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Burbank, CA – Describing the art of Alice Asmar, Chilean poet and Nobel laureate Pablo Neruda wrote, “Your work is so much beauty, like painted with my old and best dreams.” Asmar’s art does not imitate life, it expresses life. Today her works can be found in thousands of public and private collections throughout the United States, Asia and Europe, including the Smithsonian Institution.
Asmar is the author of forthcoming Dance to the Great Spirit: An Artist’s Sacred Journey into American Indian Ceremony, the conclusion to her inspiring studies of the Southwestern Indians of New Mexico. The book combines Asmar’s inspiration from nature with a deep respect for Southwestern Indian culture. Over 150 of her paintings, diagrams, poetry and prose are included in the book. Its cover features an exciting rainbow dancer in a field of purple iris.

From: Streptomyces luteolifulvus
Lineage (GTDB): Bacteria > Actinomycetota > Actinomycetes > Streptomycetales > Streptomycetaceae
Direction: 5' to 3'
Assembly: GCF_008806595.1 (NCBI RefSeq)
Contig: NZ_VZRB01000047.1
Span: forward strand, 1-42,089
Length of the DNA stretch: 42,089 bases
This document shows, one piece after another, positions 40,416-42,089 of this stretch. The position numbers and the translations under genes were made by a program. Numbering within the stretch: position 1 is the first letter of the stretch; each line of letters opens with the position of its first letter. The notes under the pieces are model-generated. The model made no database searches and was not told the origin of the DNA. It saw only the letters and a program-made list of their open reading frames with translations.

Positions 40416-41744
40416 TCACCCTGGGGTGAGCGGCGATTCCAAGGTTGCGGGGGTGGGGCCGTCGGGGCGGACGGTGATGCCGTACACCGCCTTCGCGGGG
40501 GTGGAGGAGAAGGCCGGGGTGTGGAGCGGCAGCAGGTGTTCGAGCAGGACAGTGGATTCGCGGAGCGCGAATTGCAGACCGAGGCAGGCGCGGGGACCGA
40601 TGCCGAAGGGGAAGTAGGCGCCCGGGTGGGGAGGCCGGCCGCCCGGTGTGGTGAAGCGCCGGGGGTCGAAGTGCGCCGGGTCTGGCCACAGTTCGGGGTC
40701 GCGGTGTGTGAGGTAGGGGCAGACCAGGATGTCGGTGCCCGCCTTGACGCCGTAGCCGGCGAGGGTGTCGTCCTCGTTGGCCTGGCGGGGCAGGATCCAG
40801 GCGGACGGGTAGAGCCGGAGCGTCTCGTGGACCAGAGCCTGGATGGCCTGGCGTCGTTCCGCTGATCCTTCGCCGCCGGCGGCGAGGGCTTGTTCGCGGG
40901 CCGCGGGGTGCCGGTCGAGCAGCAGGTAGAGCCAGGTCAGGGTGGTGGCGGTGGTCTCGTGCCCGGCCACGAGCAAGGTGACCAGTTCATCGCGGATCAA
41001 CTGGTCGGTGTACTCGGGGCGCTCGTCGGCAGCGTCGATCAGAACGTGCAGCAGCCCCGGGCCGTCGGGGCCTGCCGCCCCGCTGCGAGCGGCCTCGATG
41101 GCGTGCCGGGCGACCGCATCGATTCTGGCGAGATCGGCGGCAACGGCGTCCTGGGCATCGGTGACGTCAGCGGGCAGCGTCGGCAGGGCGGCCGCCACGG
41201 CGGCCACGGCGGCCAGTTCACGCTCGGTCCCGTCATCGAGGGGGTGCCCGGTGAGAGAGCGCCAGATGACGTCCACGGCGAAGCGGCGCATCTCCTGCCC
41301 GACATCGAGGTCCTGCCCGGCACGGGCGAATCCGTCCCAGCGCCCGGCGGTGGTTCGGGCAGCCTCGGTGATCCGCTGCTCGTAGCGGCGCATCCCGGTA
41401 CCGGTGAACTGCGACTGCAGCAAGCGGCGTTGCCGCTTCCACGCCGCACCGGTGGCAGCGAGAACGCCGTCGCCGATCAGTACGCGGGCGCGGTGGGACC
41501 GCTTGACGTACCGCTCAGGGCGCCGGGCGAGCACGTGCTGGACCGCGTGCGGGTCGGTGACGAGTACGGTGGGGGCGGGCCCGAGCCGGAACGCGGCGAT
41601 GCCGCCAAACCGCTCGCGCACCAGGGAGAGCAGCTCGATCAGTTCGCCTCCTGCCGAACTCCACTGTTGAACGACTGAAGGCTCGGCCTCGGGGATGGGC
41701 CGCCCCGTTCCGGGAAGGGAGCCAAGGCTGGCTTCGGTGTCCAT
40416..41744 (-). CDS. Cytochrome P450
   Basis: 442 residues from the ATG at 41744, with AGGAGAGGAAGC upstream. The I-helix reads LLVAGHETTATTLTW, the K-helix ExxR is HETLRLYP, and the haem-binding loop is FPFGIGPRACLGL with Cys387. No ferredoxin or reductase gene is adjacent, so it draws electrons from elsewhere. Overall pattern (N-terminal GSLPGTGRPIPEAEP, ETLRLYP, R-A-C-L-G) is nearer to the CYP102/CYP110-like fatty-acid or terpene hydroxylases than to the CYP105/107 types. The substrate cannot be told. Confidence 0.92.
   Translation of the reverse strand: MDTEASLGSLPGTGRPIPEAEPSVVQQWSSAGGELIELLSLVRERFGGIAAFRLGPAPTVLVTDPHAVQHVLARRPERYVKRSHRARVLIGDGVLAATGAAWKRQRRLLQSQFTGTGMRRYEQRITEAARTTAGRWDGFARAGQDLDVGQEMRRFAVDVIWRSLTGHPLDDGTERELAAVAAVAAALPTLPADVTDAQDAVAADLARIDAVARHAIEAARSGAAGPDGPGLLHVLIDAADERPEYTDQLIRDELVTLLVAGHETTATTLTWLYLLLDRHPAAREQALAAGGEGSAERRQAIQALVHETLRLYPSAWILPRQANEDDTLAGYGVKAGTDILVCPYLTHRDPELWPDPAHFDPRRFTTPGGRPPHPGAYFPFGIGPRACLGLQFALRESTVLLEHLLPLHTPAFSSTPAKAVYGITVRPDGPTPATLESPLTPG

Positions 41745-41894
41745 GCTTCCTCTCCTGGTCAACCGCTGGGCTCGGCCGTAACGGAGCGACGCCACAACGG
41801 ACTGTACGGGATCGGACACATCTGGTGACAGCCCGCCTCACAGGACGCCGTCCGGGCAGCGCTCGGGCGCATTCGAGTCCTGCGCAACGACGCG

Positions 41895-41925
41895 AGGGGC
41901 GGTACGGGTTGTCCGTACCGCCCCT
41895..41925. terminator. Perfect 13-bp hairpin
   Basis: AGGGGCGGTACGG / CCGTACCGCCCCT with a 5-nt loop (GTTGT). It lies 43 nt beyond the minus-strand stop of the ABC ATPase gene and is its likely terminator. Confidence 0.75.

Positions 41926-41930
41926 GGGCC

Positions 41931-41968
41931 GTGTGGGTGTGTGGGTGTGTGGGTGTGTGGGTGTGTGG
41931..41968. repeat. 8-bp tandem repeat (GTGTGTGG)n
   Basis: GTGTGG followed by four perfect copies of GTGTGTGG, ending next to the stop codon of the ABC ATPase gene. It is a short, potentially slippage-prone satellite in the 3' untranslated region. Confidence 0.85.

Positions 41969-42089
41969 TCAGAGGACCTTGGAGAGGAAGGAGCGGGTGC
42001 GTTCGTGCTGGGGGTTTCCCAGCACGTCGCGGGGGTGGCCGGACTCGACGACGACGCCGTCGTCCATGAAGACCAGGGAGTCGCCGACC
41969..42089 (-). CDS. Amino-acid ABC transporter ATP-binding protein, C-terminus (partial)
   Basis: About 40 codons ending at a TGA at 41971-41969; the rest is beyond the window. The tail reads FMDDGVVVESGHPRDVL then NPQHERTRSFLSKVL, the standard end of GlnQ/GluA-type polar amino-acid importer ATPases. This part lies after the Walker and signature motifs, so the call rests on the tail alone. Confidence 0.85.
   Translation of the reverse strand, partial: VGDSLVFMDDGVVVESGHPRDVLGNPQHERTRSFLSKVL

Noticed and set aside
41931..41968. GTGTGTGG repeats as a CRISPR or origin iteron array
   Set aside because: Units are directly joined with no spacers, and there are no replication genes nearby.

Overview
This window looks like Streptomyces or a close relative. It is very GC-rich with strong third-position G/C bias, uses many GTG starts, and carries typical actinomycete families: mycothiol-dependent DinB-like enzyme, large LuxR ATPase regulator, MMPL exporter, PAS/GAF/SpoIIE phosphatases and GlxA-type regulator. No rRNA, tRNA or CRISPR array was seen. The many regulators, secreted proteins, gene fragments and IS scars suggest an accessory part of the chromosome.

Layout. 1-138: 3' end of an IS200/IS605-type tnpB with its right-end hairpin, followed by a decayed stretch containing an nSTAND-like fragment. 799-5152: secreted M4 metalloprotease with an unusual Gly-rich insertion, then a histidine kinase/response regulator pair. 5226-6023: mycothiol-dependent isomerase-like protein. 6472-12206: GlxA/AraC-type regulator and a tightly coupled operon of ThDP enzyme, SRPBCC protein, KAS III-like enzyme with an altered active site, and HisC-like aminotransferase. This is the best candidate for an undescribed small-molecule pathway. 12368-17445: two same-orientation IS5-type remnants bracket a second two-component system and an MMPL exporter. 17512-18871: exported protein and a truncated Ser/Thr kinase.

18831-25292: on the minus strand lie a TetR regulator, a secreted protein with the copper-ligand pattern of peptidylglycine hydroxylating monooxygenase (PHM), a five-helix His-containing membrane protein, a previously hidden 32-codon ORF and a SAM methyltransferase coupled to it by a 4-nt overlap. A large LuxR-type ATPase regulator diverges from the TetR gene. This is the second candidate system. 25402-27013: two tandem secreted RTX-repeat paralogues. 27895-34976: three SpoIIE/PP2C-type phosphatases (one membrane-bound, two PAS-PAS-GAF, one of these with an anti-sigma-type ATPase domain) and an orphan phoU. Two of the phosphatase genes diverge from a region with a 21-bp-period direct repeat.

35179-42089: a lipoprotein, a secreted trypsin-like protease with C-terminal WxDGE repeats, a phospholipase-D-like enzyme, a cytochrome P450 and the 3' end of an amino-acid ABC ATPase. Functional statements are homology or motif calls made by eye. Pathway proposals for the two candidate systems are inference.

“Fortunately, I need not be a bird to paint a bird, nor do I need to be an Indian to paint Indians,” says Asmar. "I was born with a brush in my mouth. It was a calling. It chose me; I didn’t choose it. And when I try to move away from it, it’s like moving away from breathing.
Asmar is known for her unusual approach to the visual realm, using varying shapes and sizes of objects to blend with imagination. Asmar’s art is inspired by her spirituality. She often reads the Bible for inspiration and is a lector for three different churches. She understands painting as a prayer.
Asmar’s passion, she says, is to “transform paint and words into spiritual qualities that can be shared by all races and nations in a universal language of the heart.” Dance to the Great Spirit is dedicated “to all seven billion brothers and sisters.”
“If you’re going to communicate,” says Asmar, “communicate with everyone.”
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